Passive income requires more effort than its name implies, but it provides financial freedom and when done well, can even replace your 9 to 5 salary as it did for me.. This article tackles the major points you need to know before getting started: investment options, how to find them, and tips for success.

Kent Ritter is an experienced multifamily investor and operator helping you to build real wealth through real estate syndication. Learn More

What Is Passive Income?

Passive income refers to money earned from an investment that does not require your direct and active management, such as dealing with tenants and fixing broken toilets. Some call passive income mailbox money because investors need to do nothing other than cash a check.

You can generate passive income in many ways. For example, programmers receive passive income from the apps they sell on the app store, and digital designers earn passive income by selling template downloads online. 

Real estate provides nearly endless opportunities for passive income. Investors get many of the perks of real estate ownership, like tax advantages, steady returns, and virtually guaranteed appreciation, on terms that work for the individual.

Options for Generating Passive Income from Real Estate Investments

Passive investing in real estate makes it accessible to nearly everyone, regardless of the amount of money in their pocket or spare time they might have. Gone are the days when the only way to make money from real estate is to own a second property and be a landlord. Now, that is only one of many options. 

Real Estate Syndication

Real estate syndication investors reap the benefits of rental property ownership, such as regular cash flow, appreciation, and tax savings while avoiding many of the pitfalls. Syndications are companies that own, manage, and then sell income-producing properties—and they receive the bulk of their financing from passive investors called limited partners.

The limited partners have the up-front labor of finding and researching a syndication, but do not have the input or responsibilities regarding its operations, but once you find a sponsor you trust and who performs well, you can build a long-term successful relationship. 

Throughout the syndication’s property ownership, limited partners receive the repayment of their capital contribution plus returns of around 15 to 25%, depending on the project’s success.

Real estate syndications do require an up-front investment from passive, and often accredited investors, which is usually $50,000. The other thing to consider is that syndication projects typically last for several years, meaning investors’ funds are inaccessible during that time.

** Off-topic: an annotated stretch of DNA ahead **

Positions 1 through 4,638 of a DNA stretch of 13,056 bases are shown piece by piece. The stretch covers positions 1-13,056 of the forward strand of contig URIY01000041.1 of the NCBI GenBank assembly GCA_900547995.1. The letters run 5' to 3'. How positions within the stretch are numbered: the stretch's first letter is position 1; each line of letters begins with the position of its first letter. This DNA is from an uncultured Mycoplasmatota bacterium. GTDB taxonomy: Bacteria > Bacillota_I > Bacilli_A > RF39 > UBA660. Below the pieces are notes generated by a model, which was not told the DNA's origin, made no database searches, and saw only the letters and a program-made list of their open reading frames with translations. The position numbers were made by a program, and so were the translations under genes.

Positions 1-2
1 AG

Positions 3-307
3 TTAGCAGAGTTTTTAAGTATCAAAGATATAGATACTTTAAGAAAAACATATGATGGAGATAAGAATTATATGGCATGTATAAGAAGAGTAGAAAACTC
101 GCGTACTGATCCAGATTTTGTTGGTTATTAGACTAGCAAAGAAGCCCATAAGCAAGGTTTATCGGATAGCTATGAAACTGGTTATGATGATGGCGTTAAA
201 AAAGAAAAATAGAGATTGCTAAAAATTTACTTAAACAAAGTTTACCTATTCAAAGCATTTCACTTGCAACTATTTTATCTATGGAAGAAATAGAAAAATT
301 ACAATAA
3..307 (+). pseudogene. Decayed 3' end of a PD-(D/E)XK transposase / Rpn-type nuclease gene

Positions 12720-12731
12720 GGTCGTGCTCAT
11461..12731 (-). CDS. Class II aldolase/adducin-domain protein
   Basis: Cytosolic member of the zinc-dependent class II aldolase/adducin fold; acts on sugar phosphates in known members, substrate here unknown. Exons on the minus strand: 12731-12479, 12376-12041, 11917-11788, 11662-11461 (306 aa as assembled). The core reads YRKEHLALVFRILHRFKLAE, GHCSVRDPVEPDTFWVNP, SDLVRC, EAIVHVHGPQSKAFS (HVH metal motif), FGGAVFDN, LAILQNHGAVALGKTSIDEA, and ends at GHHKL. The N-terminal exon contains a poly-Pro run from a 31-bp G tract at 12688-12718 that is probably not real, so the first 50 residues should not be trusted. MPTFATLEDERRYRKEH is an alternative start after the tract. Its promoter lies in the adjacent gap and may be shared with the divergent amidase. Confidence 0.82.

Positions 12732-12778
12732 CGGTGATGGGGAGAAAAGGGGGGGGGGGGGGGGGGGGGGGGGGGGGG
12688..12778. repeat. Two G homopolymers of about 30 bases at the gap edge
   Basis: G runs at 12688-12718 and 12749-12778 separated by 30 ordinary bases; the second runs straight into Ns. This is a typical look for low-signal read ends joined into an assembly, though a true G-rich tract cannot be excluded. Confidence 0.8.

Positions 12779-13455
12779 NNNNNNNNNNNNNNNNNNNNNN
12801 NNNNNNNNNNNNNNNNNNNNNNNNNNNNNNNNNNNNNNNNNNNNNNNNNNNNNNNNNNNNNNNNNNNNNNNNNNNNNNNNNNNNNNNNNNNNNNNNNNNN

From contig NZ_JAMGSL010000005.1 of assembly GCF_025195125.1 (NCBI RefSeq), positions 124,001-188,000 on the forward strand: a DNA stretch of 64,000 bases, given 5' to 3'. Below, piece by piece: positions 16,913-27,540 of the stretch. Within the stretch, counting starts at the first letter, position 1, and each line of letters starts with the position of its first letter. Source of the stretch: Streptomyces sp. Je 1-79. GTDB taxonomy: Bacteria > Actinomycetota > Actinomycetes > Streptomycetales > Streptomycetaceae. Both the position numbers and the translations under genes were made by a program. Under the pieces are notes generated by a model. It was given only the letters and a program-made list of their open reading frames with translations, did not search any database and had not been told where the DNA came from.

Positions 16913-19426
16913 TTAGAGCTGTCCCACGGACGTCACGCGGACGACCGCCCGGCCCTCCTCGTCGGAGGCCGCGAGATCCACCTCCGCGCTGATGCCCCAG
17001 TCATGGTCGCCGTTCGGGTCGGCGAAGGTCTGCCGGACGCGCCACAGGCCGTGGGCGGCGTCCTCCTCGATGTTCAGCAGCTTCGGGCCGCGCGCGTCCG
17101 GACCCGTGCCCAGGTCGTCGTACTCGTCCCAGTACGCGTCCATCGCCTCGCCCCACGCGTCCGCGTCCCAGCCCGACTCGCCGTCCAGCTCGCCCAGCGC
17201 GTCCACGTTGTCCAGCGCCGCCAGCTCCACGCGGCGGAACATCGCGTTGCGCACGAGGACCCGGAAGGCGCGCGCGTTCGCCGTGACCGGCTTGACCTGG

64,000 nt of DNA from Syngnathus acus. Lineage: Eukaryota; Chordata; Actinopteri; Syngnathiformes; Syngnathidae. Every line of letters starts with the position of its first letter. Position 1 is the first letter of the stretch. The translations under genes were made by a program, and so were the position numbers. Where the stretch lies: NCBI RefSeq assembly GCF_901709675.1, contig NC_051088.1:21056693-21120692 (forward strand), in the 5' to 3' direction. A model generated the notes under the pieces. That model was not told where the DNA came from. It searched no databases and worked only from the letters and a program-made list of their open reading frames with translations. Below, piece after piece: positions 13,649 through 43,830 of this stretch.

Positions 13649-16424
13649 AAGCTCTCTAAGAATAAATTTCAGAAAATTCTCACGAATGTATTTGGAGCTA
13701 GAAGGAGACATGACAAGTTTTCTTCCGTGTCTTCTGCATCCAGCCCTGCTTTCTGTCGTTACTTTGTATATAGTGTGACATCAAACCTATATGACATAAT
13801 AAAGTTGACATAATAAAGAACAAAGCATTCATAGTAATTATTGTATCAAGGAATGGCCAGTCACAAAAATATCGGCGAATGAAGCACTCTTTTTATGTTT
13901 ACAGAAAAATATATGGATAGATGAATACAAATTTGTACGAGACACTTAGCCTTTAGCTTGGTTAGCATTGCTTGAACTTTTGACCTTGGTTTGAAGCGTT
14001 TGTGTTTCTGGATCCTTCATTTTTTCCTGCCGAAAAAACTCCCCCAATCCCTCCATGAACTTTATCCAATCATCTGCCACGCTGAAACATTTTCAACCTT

Real Estate Investment Trusts

Real Estate Investment Trusts (REITs) pay substantial dividends, so they are a frequent tool for creating a passive income stream. REITs are publicly or privately traded companies that purchase and manage income-producing real estate. Investors buy shares of these companies with the hopes that the REIT is profitable, and as a result, pays dividends.

REITs must pay no less than 90 percent of their taxable income to shareholders to maintain the REIT designation. The IRS, ever one to muddy the waters, classifies REIT dividends as portfolio income which is taxed at the capital gains rate rather than as passive income.

We should point out that REITs don’t offer the same tax advantages as directly owning real estate and they move with the broader stock market, so you don’t get the safety of portfolio diversification with this option. On the other hand, they are liquid so a benefit is you can sell at any time. 

Many REITs exist, and the first step to narrowing them down is identifying the type of property one wishes to invest in. REITs often specialize in a specific property type, like medical office space, hotels, or storage facilities. As such, investors should carefully research the target industry of a prospective REIT and be informed of the risks and rewards of that particular market.

REIT Exchange-Traded Funds

Where REIT investment requires the research and selection of specific REIT companies, REIT Exchange-Traded Funds (ETFs) allow investors to earn dividend returns from that ETF’s select group of REITs. 

A professional fund manager cultivates and manages an ETF, and each one will include many types of real estate, making them a great way to add diversity to a portfolio. For example, Vanguard’s real estate ETF (VNQ) holds over 180 different REITs. Other real estate ETFs focus on REITs that invest in mortgages rather than equity. One such is VanEck Vectors’ Mortgage REIT Income ETF (MORT).

Like the REITs that ETFs focus on, REIT ETFs dividends are taxed as capital gains.

Rental Property Ownership

In another twist, the IRS considers income from investment properties, whether single-family homes or multifamily properties, to be passive income. Of course, anyone who ever dealt with a tenant or repaired a property might think otherwise, but the designation leaves more money in the owner’s pocket. 

As new property construction cannot meet the demand of an ever-growing population in the United States, rental properties are likely to remain in demand. 

Directly owning an income-producing property presents a couple of challenges: 

  1. The upfront cost can exclude many.